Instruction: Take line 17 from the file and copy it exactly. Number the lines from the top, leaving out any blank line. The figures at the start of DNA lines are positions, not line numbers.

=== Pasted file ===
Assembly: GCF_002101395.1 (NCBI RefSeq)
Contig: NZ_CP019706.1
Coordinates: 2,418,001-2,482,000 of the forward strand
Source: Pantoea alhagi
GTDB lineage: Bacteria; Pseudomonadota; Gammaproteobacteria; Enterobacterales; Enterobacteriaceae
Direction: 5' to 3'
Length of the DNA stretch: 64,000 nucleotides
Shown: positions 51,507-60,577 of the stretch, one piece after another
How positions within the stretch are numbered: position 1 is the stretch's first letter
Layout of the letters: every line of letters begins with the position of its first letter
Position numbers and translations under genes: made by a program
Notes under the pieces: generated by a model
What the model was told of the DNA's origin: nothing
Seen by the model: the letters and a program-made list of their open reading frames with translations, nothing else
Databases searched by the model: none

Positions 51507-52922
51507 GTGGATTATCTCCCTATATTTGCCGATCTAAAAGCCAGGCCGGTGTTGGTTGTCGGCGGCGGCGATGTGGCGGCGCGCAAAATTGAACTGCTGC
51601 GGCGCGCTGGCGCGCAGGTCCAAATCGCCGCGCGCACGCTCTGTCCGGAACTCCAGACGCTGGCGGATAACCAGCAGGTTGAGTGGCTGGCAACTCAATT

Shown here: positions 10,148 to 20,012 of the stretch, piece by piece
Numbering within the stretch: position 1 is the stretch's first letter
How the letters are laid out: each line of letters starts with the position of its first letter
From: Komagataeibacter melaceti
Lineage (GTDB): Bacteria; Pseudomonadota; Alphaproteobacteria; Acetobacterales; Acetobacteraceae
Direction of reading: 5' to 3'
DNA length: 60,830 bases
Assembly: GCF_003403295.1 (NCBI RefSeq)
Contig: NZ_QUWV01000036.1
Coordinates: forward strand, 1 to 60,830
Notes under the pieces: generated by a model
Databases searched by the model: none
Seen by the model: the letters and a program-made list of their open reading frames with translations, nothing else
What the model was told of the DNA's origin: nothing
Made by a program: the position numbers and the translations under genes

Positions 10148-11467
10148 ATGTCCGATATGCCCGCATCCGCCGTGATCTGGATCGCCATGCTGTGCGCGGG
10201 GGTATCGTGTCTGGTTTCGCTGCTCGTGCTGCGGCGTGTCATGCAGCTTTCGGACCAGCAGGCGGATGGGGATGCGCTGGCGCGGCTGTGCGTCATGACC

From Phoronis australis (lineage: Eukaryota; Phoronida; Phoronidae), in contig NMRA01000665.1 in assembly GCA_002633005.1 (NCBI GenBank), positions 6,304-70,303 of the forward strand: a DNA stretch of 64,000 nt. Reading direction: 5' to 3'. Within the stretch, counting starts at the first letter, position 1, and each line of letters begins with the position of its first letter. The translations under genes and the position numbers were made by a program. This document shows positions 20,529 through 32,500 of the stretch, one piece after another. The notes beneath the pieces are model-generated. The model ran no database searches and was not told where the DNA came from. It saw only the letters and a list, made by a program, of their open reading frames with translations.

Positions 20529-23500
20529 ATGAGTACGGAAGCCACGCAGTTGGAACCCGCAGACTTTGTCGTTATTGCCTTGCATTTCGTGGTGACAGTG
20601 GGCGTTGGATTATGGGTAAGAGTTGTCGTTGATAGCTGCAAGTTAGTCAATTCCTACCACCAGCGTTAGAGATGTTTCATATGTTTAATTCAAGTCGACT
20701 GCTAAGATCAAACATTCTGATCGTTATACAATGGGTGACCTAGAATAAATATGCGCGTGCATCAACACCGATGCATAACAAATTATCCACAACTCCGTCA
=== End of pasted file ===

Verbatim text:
51507 GTGGATTATCTCCCTATATTTGCCGATCTAAAAGCCAGGCCGGTGTTGGTTGTCGGCGGCGGCGATGTGGCGGCGCGCAAAATTGAACTGCTGC